At some point, it would seem that a modest amount of data can give us some indication of which clients are most engaged and which clients are most likely to leave.

Dan: You can find those the patterns that lead to, “Hey, we picked somebody else”, and the patterns that lead to, “Hey, we were keeping these people for good.” That lets you [crosstalk]

Dan: That’s the CRM-related application of AI. Diving into that data and looking for dues. Okay, I’m going to ask about customer communication, bots services.

Dan: The bot type stuff you were saying?

Michael: Yes, talk to us about bots.

Dan: Sure. We’re in so many faces in terms of coverage and research at this point from mixed sciences to manufacturing, you name it. Almost nothing has more hype and bloviation than the bot world. Luckily, the term itself is going down the hype cycle, which is nice to see because [laughs] [crosstalk] headlines. The technology’s honestly, what bots are good for is the exceeding repetitive stuff that we’ve talked about. We need big volumes and we need very similar inputs and outputs. I’m not downgrading the back of these technologies are valuable, I’m just saying we’re so far from broad conversation.

[crosstalk] We’re about to play a role, the agency person, again, they’re not going to have enough volume to train a bot to know what to respond to. What they would need to be– They would need to use a technology trained by, let’s say, their mothership company. A GEICO decides to build something for GEICO agent or if a technology firm like the one that you were running gets to work with [crosstalk]-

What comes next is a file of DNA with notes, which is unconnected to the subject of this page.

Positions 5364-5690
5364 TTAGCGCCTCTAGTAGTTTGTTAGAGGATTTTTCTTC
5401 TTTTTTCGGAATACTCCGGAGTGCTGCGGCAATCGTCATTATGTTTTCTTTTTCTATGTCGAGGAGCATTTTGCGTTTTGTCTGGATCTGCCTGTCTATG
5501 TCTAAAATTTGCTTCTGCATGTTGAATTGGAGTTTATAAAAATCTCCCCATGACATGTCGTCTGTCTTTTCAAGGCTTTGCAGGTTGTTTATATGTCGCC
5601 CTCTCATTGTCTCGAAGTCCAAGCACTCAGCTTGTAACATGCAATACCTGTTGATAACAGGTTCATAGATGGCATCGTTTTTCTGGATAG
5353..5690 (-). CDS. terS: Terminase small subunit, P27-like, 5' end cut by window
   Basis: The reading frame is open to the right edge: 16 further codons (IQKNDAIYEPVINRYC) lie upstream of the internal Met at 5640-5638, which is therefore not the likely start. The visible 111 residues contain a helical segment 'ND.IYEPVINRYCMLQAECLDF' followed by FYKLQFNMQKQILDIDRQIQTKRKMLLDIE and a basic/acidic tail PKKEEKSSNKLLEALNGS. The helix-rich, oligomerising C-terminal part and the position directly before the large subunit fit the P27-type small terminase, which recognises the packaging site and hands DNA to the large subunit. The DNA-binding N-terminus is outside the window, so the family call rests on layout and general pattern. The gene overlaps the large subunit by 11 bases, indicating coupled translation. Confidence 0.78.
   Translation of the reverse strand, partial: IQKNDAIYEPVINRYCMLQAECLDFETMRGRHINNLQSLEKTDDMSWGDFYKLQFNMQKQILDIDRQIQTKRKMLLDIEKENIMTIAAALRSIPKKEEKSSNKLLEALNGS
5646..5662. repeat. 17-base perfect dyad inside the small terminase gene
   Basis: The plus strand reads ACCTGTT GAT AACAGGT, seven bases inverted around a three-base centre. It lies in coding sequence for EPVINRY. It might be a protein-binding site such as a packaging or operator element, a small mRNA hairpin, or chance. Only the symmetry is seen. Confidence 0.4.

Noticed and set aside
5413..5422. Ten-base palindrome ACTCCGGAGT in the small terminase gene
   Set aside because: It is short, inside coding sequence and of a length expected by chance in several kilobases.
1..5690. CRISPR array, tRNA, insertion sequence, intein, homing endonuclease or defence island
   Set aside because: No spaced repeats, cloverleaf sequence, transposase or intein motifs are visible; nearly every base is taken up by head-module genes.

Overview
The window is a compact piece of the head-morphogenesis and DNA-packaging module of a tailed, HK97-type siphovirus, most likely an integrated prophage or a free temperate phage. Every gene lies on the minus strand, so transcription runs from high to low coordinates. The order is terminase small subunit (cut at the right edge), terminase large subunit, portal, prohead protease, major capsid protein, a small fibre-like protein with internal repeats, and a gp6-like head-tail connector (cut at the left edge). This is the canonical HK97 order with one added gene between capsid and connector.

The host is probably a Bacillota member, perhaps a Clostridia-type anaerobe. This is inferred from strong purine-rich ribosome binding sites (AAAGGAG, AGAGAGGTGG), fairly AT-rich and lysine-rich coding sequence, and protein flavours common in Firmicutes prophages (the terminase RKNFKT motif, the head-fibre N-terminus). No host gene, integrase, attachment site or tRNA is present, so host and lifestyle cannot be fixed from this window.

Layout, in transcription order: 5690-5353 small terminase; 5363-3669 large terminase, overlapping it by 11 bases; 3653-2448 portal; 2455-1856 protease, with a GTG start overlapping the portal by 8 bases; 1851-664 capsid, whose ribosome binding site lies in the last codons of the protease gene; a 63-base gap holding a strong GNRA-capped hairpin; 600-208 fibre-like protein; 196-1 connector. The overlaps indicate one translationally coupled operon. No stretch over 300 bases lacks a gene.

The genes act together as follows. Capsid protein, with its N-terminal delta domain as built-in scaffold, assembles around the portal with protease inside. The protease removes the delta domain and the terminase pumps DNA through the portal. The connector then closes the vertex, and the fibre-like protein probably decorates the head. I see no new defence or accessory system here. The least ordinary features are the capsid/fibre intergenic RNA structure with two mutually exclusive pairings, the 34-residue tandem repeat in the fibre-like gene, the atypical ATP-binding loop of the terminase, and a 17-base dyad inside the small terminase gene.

Michael: It specializes in that.

Dan: – agent. Now, all of a sudden you can handle all their inbound requests. You can be the one that does the training and you can make those recommendations and allow your users to click auto-reply to certain categories of stuff. You can determine the templates, but then maybe they can help turn it on. Now that’s complicated. That’s very, very hard stuff. That GEICO has so much money that I would really feel like they might be the first one to knock that ball out of the park. [crosstalk]

Michael: Indeed. What about chat bot online?

Dan: That’s the same exact thing. Not just email requires it, the same thing applies to chat bots or chat bots on your phone or whatever. It’s the same kind of similar inputs, similar outputs, labeling, training, need a huge rim of data to even think about getting started. Even there, you need very smart [crosstalk]